Our system has come to an end
The deepening dual crisis – of financial markets and the real economy – is threatening to endanger much progress that has been made in the wellbeing of the global population during the past years.
This statement needs to be qualified, insofar as the huge economic progress, as measured by per-capital GDP growth has been hugely uneven – both between countries and within countries income distribution has worsened significantly, and has come at high environmental costs and a reduction in non-market public services. Thus, while some countries and within them, some persons increased their wealth significantly, the well-being of many others was reduced, both in terms of monetary income and access to non-monetary resources.
Policymakers all over the world are rather clueless how to combat this crisis, both of effective demand and of confidence (mainly into the financial system). As a result, they heap previously unheard-of sums of liquidity on banks and the economy. The projected budget deficits e.g. of the U.S. and the U.K. are unheard of in times of peace. While all kinds of lags are still operating, it is (still) unclear whether all these efforts have stabilizing effects or are just wasted – with significant costs to future taxpayers.
We all have to learn the hard way that “the market” is not self-correcting, that the dismantling of regulatory instruments reining in the inherently unstable financial markets in the name of self-regulation was wrong, that the economic system is much more influenced by psychology (in this case “loss of confidence”) than the policymakers of the last decade had thought. While the U.S. President is doing his considerable best to influence his voters’ psyche in a positive way, little of that (verbal) leadership is visible in Europe. This may also explain why so far at least the European efforts to jump-start the economy lag behind the American ones.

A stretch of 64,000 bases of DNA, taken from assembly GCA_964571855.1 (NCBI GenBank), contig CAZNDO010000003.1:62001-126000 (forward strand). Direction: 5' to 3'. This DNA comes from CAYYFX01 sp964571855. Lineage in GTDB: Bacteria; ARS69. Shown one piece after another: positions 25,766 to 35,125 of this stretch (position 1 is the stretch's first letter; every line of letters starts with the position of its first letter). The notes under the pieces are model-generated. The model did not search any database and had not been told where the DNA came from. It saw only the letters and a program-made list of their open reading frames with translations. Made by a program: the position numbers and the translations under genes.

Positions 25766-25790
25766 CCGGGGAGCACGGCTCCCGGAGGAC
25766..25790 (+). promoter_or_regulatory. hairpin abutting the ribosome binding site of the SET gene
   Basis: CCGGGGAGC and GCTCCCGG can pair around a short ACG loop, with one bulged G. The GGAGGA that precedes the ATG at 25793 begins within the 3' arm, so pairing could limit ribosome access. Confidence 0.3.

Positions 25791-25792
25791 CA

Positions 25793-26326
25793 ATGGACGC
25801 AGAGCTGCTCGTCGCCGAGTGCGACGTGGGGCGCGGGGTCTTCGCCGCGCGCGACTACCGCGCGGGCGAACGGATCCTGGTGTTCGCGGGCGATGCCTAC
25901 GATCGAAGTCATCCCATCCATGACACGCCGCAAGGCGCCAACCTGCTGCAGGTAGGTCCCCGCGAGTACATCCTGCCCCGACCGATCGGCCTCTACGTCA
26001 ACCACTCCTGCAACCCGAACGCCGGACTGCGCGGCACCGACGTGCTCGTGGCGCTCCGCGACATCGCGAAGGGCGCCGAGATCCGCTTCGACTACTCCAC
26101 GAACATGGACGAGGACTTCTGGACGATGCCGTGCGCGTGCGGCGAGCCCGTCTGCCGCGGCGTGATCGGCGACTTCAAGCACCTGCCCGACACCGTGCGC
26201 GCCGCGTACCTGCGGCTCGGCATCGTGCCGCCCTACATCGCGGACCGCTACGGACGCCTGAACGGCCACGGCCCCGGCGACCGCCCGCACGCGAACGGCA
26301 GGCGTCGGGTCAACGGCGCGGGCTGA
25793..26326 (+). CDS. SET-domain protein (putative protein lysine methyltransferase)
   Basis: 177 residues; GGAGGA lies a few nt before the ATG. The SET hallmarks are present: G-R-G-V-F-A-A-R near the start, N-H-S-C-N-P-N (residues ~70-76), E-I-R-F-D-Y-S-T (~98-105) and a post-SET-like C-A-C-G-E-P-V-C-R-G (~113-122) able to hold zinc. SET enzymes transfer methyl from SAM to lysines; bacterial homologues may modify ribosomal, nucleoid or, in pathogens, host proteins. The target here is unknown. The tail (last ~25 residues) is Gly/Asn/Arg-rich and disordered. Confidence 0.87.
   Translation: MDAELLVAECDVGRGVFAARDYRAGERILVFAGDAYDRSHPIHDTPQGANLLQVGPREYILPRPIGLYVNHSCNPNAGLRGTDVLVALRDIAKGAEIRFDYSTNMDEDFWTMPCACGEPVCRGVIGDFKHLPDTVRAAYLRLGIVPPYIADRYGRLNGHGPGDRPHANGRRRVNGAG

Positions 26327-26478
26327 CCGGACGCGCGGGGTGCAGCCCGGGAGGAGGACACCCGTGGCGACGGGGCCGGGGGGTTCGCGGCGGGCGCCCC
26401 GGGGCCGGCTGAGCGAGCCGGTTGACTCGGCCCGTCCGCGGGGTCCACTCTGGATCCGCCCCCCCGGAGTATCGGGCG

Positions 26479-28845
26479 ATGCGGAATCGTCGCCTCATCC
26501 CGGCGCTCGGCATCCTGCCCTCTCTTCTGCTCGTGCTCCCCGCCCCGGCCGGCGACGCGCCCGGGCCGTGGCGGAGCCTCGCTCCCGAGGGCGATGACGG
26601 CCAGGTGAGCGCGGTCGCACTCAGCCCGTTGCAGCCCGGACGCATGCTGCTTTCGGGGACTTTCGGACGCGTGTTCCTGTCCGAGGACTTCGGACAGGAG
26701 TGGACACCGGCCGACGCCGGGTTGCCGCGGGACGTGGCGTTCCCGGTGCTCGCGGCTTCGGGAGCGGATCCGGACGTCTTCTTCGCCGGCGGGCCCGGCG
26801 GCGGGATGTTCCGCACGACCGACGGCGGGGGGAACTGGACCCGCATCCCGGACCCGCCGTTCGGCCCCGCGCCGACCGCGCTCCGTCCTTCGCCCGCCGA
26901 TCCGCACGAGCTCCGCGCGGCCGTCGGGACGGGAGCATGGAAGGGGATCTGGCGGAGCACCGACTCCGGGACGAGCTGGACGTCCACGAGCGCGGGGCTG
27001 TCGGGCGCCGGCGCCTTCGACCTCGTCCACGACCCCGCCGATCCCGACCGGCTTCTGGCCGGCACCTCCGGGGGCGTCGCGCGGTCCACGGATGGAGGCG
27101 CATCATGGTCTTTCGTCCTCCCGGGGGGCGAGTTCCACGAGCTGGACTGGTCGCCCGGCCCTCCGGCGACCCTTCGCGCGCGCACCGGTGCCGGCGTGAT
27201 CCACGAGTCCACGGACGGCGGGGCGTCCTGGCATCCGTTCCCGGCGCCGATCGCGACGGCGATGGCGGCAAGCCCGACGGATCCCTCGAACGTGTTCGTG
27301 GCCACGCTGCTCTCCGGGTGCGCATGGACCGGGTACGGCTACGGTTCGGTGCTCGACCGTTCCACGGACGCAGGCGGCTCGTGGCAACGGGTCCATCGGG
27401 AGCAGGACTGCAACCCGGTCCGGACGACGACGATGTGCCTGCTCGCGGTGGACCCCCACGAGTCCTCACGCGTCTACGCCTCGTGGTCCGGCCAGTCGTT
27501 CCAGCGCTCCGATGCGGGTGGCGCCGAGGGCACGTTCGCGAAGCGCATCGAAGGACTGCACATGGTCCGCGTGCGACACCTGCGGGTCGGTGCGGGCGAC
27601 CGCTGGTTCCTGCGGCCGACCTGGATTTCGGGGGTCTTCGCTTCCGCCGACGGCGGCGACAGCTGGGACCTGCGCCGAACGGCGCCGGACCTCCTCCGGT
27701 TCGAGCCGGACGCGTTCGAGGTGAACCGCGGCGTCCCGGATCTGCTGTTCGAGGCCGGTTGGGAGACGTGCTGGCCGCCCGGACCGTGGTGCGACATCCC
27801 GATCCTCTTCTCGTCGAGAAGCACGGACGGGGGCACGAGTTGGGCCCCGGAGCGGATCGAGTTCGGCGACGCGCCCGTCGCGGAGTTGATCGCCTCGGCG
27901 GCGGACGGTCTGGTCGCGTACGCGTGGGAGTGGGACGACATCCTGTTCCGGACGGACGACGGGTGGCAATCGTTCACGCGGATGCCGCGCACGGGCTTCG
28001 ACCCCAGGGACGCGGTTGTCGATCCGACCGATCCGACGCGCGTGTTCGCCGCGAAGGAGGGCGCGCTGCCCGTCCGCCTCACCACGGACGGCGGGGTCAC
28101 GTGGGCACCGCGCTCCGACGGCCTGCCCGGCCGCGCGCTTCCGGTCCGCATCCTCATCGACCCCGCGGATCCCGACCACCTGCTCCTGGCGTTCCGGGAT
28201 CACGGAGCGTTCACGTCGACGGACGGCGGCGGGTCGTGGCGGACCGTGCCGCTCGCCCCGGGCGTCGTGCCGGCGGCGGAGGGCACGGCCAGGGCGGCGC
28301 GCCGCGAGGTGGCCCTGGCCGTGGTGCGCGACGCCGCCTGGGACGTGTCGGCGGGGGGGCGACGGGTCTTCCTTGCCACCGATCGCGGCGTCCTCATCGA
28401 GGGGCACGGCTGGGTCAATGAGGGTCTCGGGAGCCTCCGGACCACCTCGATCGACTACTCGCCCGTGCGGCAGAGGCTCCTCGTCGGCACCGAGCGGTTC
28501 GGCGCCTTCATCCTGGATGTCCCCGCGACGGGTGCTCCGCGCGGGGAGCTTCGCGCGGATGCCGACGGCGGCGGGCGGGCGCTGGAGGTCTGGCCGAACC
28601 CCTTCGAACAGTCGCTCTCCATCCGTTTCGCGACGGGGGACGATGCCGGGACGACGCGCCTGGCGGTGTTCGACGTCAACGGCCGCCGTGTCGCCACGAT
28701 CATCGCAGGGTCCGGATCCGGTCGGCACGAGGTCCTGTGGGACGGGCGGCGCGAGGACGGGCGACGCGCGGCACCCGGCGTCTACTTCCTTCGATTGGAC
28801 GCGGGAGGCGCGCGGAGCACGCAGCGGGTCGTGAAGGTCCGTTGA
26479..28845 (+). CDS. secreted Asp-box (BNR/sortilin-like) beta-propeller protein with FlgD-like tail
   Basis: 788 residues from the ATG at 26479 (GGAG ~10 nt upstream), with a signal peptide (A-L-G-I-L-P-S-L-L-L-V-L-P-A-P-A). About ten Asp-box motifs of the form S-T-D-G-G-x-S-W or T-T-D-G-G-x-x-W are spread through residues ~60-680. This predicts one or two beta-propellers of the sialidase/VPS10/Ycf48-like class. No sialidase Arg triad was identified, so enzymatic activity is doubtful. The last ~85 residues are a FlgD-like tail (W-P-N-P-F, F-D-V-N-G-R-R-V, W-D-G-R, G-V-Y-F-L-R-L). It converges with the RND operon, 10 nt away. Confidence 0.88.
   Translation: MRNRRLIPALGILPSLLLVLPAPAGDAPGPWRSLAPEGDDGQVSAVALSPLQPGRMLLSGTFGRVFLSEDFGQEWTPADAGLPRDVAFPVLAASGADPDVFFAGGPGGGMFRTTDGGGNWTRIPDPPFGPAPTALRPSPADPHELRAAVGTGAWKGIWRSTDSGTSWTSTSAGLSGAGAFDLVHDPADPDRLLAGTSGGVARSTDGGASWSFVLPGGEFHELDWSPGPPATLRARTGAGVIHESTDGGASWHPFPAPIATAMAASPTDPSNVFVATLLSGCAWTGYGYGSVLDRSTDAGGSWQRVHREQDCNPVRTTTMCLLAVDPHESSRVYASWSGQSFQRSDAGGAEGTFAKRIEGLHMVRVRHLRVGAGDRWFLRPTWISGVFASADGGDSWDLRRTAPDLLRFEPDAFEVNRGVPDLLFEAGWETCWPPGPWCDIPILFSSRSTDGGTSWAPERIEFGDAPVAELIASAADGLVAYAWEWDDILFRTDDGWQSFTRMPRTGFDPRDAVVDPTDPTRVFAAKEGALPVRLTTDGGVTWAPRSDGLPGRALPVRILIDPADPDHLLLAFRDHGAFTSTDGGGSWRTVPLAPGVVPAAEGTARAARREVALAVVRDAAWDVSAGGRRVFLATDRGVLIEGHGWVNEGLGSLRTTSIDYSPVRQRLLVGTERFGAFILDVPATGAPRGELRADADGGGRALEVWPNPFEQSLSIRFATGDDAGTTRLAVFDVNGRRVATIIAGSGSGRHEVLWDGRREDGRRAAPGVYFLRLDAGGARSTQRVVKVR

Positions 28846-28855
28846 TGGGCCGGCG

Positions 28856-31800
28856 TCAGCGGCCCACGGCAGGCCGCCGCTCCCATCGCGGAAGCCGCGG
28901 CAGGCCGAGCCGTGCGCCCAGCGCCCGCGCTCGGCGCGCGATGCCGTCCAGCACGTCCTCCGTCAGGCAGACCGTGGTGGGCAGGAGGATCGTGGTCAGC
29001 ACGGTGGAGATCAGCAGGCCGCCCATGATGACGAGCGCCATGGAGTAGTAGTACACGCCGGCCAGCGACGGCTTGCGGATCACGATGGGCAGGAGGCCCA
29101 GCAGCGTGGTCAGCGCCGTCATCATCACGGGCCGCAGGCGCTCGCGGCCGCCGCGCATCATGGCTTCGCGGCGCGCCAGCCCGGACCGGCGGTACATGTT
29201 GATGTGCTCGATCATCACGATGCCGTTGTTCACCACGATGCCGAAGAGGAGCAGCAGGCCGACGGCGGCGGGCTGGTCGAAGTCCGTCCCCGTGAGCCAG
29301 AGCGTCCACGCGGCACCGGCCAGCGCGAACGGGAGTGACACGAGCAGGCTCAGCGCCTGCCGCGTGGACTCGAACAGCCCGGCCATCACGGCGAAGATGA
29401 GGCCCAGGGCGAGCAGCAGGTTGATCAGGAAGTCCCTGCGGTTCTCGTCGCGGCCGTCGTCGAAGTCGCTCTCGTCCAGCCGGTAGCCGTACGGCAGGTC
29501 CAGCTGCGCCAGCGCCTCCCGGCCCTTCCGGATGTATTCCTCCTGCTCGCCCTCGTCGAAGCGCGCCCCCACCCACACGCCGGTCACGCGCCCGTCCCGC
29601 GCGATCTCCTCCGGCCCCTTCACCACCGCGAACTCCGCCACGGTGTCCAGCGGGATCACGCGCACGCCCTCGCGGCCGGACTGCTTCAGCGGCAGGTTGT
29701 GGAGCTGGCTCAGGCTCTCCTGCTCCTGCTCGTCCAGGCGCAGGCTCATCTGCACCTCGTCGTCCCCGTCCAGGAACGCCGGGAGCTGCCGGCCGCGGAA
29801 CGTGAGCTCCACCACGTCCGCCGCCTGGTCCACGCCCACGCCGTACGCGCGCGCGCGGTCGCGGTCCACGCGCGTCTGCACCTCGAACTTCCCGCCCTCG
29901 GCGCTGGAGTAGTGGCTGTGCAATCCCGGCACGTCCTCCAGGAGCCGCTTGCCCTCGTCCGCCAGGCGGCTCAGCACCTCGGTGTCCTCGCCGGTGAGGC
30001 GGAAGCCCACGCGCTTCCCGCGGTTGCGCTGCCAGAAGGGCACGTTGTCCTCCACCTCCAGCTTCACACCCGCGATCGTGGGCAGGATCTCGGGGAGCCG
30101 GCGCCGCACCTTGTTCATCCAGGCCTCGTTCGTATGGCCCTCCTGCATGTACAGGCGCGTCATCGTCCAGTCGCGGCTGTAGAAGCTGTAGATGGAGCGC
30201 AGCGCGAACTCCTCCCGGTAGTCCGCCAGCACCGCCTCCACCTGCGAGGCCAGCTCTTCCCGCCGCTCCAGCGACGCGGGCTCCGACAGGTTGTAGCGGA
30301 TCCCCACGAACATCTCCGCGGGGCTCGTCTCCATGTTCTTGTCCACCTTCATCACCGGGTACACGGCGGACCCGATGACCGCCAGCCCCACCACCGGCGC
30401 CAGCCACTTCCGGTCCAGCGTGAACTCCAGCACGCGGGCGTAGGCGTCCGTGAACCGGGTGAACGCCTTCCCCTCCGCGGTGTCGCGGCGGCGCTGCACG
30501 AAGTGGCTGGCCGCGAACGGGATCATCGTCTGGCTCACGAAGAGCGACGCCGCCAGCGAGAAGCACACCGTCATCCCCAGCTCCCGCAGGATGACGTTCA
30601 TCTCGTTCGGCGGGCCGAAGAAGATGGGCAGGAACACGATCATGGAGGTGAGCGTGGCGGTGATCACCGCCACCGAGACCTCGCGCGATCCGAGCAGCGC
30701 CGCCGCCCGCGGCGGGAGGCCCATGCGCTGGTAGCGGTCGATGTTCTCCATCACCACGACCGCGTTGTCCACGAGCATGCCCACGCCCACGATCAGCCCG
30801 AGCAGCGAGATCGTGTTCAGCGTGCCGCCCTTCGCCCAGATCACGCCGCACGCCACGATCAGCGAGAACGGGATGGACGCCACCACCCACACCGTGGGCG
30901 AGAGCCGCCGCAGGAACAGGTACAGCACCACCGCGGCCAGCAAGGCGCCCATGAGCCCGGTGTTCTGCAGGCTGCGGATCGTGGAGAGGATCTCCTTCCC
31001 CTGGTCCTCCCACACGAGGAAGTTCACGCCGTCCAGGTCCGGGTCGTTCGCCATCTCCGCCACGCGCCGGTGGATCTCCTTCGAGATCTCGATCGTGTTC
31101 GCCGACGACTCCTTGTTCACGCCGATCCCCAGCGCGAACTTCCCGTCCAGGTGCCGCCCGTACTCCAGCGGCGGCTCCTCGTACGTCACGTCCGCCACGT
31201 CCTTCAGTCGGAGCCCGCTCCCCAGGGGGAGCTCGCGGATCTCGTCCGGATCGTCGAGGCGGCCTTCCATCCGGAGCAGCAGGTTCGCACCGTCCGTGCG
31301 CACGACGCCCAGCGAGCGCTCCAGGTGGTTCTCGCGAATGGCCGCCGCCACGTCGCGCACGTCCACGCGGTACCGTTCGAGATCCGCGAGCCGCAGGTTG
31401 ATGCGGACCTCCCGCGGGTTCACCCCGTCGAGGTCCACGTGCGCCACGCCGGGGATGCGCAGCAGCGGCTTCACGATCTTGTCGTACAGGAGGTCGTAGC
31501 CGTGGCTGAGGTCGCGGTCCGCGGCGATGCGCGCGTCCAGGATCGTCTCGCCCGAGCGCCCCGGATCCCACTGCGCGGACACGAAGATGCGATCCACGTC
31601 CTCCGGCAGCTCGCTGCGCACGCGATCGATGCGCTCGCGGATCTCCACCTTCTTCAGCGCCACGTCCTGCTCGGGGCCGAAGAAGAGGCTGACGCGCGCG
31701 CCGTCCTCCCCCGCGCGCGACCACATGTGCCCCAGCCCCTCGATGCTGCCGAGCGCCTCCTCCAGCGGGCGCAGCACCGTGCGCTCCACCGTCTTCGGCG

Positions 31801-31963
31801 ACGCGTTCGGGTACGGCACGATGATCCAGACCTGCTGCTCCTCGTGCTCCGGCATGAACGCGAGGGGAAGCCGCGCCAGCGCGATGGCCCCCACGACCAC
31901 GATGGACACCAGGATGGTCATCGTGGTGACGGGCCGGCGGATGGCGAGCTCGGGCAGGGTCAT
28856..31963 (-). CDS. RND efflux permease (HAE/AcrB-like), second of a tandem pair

Task One: Get Liquidity Flowing, Reinstate Confidence
John-Stuart Mill and David Hume famously developed the Quantity Equation of Financial Transactions, M x V = P x Q where M is the money supply, v the “velocity of money (i.e. the rate of turnover), P the price level and Q the quantity of goods supplied by an economy in a year. During the present crisis V has come to a standstill; policymakers are increasing M, in order to enable the financing of a higher national product. So far V has remained frozen at close to zero, thus the increases in M have not stabilized PQ. The reason is the basic distrust of financial institutions in each others’ balance sheets and ability to repay loans. Instead of lending the additional liquidity injected into the economy to businesses and consumers, banks are putting this money into (badly remunerated) over-night facilities in their central banks – and take it out again to hoard the next day. One way to make this even less profitable would be to charge negative interest rates for such “pyjama parties”. Still, it would not solve the psychological problem. However, if suddenly velocity jump-started again, together with the increase in the money supply, this could cause very large inflation – unless liquidity is withdrawn quickly and effectively by the central banks.